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Protecting minors

The contentious Bombay HC interpretation of the POCSO Act has been thankfully stayed by the apex court; it’s time for gender sensitisation of the judiciary

Protecting minors
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Seasons change, years come and go by, new crises appear and dissipate every day…but some issues linger on almost in perpetuity. It's 2021, and crimes against women and children continue to be one such inexorable problem in India that only increases every year. Higher cases of violence may mean greater reporting of offences but also reflects, through data and statistics, the alarming growth of these crimes, too many directed towards minor girls to be overlooked as an anomaly. Every few months, a rape or gangrape more heinous than the last one emerges that shocks us to the core. The latest was a 13-year gang-raped in Madhya Pradesh thrice by nine men in less than a day.

A simple Google search throws up hundreds of cases of crimes against women from all across the country but most from Uttar Pradesh, Madhya Pradesh, and Rajasthan. The states with the highest number of crimes against girl children are Rajasthan, Maharashtra, and Madhya Pradesh, according to the National Crime Records Bureau (NCRB). The mind and soul grow weary reading the same headline over and over again. An iron will be needed to describe in words the bestiality that accompanies some of these rapes. And mind you, only the most gruesome rapes get reported; there are thousands of cases of other kinds of violence against children that don't even make it to the news space. Sexual assault or assault with intent to outrage her modesty are some of the top instances of crimes against women, extending most likely even to girl children. A worrying number is the spike in crimes against children – a jump of 4.5 per cent in 2019 in comparison to 2018. 1.48 lakh cases of crimes against children were reported in 2019.

In this worrying clime of dubious safety and security of women and girl children in India, two court orders passed by the same Bombay High Court Judge, Justice Pushpa Ganediwala, in January proved irksome. In one case she ruled that groping a minor girl's breasts over the clothes was not sexual assault as there was no "skin-to-skin contact with sexual intent". In another case, she ruled that holding hands of the victim and opening pant zip also doesn't count as sexual assault. In yet another incredulous order, this time passed by Madhya Pradesh High Court, bail was granted to the accused on the condition that he gets a 'rakhi' tied by the victim. What mockery of our laws is this?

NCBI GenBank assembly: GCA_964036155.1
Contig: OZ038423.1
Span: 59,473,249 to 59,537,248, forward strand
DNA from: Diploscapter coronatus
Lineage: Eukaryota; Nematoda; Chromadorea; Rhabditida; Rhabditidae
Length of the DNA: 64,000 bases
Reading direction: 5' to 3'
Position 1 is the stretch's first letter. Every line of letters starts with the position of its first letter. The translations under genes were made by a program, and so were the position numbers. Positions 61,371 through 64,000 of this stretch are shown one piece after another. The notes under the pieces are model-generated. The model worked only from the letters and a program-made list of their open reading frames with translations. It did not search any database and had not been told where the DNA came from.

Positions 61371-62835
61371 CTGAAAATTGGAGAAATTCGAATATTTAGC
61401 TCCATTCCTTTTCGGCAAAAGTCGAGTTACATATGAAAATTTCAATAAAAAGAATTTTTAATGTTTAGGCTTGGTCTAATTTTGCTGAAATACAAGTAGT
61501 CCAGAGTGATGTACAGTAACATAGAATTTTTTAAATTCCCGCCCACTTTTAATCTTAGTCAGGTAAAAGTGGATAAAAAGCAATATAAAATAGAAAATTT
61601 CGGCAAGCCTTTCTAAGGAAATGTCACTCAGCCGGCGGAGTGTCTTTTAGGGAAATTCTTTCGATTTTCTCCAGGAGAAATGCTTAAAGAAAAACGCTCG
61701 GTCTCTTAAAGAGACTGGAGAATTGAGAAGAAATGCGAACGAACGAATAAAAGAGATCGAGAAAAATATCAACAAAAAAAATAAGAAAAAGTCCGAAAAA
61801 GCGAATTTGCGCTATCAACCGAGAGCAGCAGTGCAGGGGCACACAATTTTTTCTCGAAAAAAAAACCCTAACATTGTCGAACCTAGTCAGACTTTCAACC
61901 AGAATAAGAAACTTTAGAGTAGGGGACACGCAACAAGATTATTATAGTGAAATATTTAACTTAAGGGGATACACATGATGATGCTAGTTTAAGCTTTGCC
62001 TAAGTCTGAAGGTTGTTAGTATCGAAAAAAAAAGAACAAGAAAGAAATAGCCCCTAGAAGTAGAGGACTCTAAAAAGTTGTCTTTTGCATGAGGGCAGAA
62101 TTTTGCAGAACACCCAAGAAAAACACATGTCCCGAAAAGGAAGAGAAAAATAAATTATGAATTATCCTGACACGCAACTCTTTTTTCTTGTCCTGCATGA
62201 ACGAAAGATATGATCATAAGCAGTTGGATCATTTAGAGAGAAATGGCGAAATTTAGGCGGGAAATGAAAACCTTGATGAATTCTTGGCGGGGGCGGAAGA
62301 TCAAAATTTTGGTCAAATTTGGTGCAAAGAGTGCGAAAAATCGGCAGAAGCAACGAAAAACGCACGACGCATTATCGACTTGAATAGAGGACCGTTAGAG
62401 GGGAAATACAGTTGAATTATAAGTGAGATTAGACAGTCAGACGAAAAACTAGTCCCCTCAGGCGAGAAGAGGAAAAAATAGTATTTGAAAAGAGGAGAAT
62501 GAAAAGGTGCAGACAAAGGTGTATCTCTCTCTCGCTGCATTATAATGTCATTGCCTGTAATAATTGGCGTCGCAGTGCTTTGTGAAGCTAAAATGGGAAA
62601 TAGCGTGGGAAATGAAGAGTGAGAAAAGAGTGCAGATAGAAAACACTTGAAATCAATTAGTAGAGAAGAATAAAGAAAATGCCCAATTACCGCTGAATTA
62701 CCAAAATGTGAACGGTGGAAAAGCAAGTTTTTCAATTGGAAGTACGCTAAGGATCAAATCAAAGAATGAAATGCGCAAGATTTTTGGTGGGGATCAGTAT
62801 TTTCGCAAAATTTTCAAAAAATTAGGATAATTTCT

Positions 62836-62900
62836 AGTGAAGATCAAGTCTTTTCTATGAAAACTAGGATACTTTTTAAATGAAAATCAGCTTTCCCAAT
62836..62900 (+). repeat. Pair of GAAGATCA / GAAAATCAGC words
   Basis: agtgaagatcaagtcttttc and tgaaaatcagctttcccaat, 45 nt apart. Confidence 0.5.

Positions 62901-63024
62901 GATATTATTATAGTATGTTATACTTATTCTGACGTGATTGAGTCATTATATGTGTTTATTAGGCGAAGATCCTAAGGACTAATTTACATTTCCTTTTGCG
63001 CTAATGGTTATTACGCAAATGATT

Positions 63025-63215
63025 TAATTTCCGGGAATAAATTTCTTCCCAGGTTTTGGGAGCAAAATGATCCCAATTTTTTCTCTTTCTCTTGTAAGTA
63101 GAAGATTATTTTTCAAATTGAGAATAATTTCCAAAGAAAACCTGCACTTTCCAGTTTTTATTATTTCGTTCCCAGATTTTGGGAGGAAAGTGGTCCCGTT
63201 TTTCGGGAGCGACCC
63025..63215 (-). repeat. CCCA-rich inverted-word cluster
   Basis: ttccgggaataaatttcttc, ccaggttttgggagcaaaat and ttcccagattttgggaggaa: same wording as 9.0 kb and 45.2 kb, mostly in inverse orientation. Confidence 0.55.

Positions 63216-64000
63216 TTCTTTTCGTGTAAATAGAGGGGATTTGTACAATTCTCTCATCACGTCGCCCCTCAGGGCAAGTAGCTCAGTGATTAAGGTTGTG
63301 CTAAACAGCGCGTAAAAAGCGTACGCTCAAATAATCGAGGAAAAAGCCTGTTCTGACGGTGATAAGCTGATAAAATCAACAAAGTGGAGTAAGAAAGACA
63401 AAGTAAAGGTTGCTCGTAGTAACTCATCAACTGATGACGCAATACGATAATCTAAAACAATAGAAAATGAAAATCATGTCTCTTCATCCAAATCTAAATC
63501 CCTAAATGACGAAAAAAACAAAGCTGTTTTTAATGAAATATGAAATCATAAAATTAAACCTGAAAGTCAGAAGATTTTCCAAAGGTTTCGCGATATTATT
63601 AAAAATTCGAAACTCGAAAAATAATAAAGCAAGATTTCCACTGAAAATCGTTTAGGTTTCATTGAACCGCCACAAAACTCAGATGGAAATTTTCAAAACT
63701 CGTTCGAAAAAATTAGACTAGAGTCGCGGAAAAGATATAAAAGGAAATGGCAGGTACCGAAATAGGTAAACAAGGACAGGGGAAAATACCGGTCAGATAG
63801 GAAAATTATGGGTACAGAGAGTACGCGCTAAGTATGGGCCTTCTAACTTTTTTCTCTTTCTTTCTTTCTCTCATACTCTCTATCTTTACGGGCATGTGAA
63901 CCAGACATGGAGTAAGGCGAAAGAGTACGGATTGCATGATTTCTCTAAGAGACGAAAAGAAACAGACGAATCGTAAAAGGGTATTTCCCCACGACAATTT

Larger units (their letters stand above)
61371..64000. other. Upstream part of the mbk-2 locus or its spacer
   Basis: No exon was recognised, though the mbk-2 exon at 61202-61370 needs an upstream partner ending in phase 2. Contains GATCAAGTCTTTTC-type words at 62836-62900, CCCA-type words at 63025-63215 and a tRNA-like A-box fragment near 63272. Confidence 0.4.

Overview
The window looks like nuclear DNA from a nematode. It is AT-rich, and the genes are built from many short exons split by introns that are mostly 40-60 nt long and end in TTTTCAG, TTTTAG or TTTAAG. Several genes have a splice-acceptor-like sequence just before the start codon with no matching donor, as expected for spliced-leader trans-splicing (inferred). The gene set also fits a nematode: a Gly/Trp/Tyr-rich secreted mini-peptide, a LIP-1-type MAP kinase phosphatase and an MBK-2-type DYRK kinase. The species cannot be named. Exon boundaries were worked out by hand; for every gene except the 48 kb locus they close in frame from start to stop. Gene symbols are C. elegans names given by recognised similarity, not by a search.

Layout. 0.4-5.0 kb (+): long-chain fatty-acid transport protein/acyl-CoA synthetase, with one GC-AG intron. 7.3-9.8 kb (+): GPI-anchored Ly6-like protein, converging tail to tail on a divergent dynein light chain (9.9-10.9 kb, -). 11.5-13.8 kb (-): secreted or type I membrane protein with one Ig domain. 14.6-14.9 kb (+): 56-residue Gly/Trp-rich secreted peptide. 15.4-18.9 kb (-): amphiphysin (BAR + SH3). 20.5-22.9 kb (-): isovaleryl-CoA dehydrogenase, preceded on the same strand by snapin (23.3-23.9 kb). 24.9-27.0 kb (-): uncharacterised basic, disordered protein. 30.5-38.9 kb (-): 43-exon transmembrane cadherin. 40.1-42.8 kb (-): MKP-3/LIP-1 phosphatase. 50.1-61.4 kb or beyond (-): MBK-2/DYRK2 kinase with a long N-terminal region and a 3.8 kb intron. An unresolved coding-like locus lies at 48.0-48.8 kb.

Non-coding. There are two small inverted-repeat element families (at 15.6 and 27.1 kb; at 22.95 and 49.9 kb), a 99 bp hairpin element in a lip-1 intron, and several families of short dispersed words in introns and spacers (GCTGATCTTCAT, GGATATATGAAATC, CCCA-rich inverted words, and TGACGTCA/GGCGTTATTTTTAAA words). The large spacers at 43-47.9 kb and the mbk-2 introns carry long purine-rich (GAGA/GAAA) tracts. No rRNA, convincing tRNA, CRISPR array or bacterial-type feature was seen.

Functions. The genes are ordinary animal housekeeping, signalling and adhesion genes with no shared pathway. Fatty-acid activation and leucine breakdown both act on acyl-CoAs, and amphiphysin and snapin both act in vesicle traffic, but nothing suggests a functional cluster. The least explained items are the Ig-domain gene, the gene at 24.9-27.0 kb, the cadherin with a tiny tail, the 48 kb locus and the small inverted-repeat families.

All three orders pose a danger of diluting laws that are in place to safeguard women and minors, most specifically the Protection of Children from Sexual Offences (POCSO) Act. If these laws are not implemented strictly, it could lead to an even further increase in crimes against women and children. If perpetrators have no fear of the law or retribution, then crimes against women will only surge. Awareness, education, sensitisation of men are indeed the long game but in the short-term, it's the law of the land that must set the tone.

Thankfully, the Supreme Court has stepped in and stayed one contentious order that had ruled that groping of a minor without skin contact wasn't sexual assault. The bench comprising Chief Justice of India S A Bobde and Justices A S Bopanna and V Ramasubramanian stayed the High Court order. It was brought up by Attorney General K.K. Venugopal who rightly termed the judgement as "unprecedented" and "likely to set a dangerous precedent". Ever since the order was passed, child rights activists have been up in arms. The National Commission for Protection of Child Rights even urged the Maharashtra government to challenge the order. The furore is not misplaced as the order changed the punitive charges against the perpetrator. Not deeming groping over clothes as sexual assault meant a decrease in the sentence from three years of imprisonment to just one.

The Supreme Court's intervention in this matter is welcome but also proves the urgency for gender sensitisation of the judiciary. The endeavour to protect India's children and women can't be achieved overnight. But we must fight to at least protect the laws from being watered down while verdicts are passed, as they remain a key factor in ensuring that the guilty are punished, and punished hard.

I can't help but ponder what sort of people think that groping over clothes and unzipping pants in front of a minor are not examples of sexual assault? Should the minors' parents wait till the accused's hands went under the clothes or his pants came off? The intention was to assault a minor, and that intention needs to be punished as well. If we think groping is not sexual assault, then we are part of the same people who tell the children in their family not to complain about that pervy relative who routinely gropes them or ignore the sexual deviant on the bus who fondles their breast or pinches their bum. Most cases of sexual abuse, especially to minors, happen at the hands of known people — relatives, cousins, neighbours, family friends, domestic staff. These are people who have regular access to the house and the kids. Not only girl children, but there are also instances of minor boys being sexually assaulted and abused as well. At a time when we need to educate our children even more about 'good touch' and 'bad touch', our judicial institutions can't be passing on mixed messages.

The writer is an author and media entrepreneur. Views expressed are personal

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